Copyright © 1958 Lithuanian Students Association, Inc.
March, 1958  Vol. 4, No. 1
Managing Editor P. V. Vygantas


Bishop Kazimieras Paltarokas died in the Lithuanian capital of Vilnius on the night of January 3, 1958, at the age of 82. His funeral was an occasion of mourning for the whole nation, both those in Lithuania and those in the free world, and was attended by many churchmen, including the four remaining Lithuanian bishops and a Latvian bishop, as well as by the people of his flock. He was buried from the cathedral of his diocese of Panevėžys.

Bishop Kazimieras Paltarokas was born on October 22, 1875, the son of a farmer. He took his theological education at the Samogitian Theological Seminary in Lithuania and the Spiritual Academy of St. Petersburg (now Leningrad). After his consecration as a priest of the Roman Catholic Church on March 22,1902, Bishop Paltarokas spent a substantial part of his life as a teacher in grammar schools, high schools and seminaries. Wherever he taught, he left behind him an improved course of studies, for Bishop Paltarokas was not only a priest but a theologian and a social scientist as well.

His primary interests at this time were sociology and theology, and Bishop Paltarokas contributed largely to Lithuanian knowledge of these subjects. The bishop published more than 80 works, large and small, during his lifetime, and he left several completed manuscripts on his desk when he died. He wrote the substantial work Socialiniais klausimais (On Social Problems) and a sacred history of both the Old and New Testaments, as well as several pedagogical works.

The ecclesiastical province of Lithuania was created in 1926, under the concordat between the Vatican and the Lithuanian Republic. At that time, Bishop Paltarokas was consecrated bishop of the newly created diocese of Panevežys. His new duties prevented him from carrying on directly his work as a teacher, but he continued to teach and to influence the nation through his pastoral epistles and sermons. Bishop Paltarokas chose not to leave his country with the coming of the Second World War, and particularly when Russia occupied Lithuania for the second time, but to remain and suffer the fate of his flock. For a decade — 1946 to 1956 — he was the only bishop in Lithuania and, with his Latvian colleague, one of only two bishops in the Baltic states. The four other Lithuanian bishops, including Archbishop Reinys, were arrested and deported, and two of them, including the archbishop, suffered martyrdom somewhere in Siberia. In 1956 the two deported Lithuanian bishops who were still alive returned, and Bishop Paltarokas consecrated two new bishops. Although he never left his primary duties as head of the diocese of Panevežys, he was elected capitular vicar of the Vilnius archdiocese in 1949 and resided there until his death. Thus for almost nine years he was head of the Catholic Church in Lithuania.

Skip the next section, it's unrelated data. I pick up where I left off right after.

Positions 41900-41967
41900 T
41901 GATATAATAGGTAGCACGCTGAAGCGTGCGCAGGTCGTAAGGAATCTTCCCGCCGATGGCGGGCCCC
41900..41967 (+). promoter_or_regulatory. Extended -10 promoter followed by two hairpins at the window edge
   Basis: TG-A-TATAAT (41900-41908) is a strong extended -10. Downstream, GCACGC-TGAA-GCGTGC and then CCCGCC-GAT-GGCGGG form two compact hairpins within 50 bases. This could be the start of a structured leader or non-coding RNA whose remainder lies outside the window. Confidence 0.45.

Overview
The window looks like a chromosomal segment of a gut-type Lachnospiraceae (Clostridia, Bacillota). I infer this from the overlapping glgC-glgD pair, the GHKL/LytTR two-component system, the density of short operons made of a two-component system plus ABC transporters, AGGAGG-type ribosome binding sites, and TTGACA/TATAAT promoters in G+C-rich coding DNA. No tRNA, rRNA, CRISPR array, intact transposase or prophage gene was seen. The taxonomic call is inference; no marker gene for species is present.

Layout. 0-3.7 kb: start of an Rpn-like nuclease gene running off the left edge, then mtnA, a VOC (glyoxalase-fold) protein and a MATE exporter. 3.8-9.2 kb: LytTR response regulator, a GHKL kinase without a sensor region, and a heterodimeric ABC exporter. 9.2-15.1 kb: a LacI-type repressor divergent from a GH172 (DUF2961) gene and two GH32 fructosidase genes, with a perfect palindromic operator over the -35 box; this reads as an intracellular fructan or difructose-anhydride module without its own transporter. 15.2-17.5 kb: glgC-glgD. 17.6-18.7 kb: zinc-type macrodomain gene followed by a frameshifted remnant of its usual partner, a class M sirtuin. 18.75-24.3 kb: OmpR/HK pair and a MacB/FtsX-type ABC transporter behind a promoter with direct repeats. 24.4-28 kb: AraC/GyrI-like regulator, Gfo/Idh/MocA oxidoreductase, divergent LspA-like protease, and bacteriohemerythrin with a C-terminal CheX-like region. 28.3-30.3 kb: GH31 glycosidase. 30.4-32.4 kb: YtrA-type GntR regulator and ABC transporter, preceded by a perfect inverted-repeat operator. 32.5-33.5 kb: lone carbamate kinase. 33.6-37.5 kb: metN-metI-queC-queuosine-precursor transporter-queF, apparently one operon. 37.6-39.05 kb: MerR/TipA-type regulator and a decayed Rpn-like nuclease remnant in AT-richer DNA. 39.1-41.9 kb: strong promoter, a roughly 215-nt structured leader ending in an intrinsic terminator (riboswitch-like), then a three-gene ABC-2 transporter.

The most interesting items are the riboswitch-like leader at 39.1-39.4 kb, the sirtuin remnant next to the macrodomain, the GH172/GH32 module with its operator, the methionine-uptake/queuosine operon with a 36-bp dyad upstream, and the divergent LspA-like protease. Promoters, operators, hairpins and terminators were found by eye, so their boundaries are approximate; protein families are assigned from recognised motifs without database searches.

He carried out his dual duties faithfully in the face of continual provocation and obstruction on the part of the Soviet rulers. Because of his courage he became a symbol of Lithuanian resistance to Communist occupation. His name was frequently used by the Communists for propaganda purposes and he was actually forced to participate in a peace rally in Moscow, but even in the face of this constant pressure he remained a stanch patriot and churchman and a teacher for whom the nation truly mourns.

K. Skr.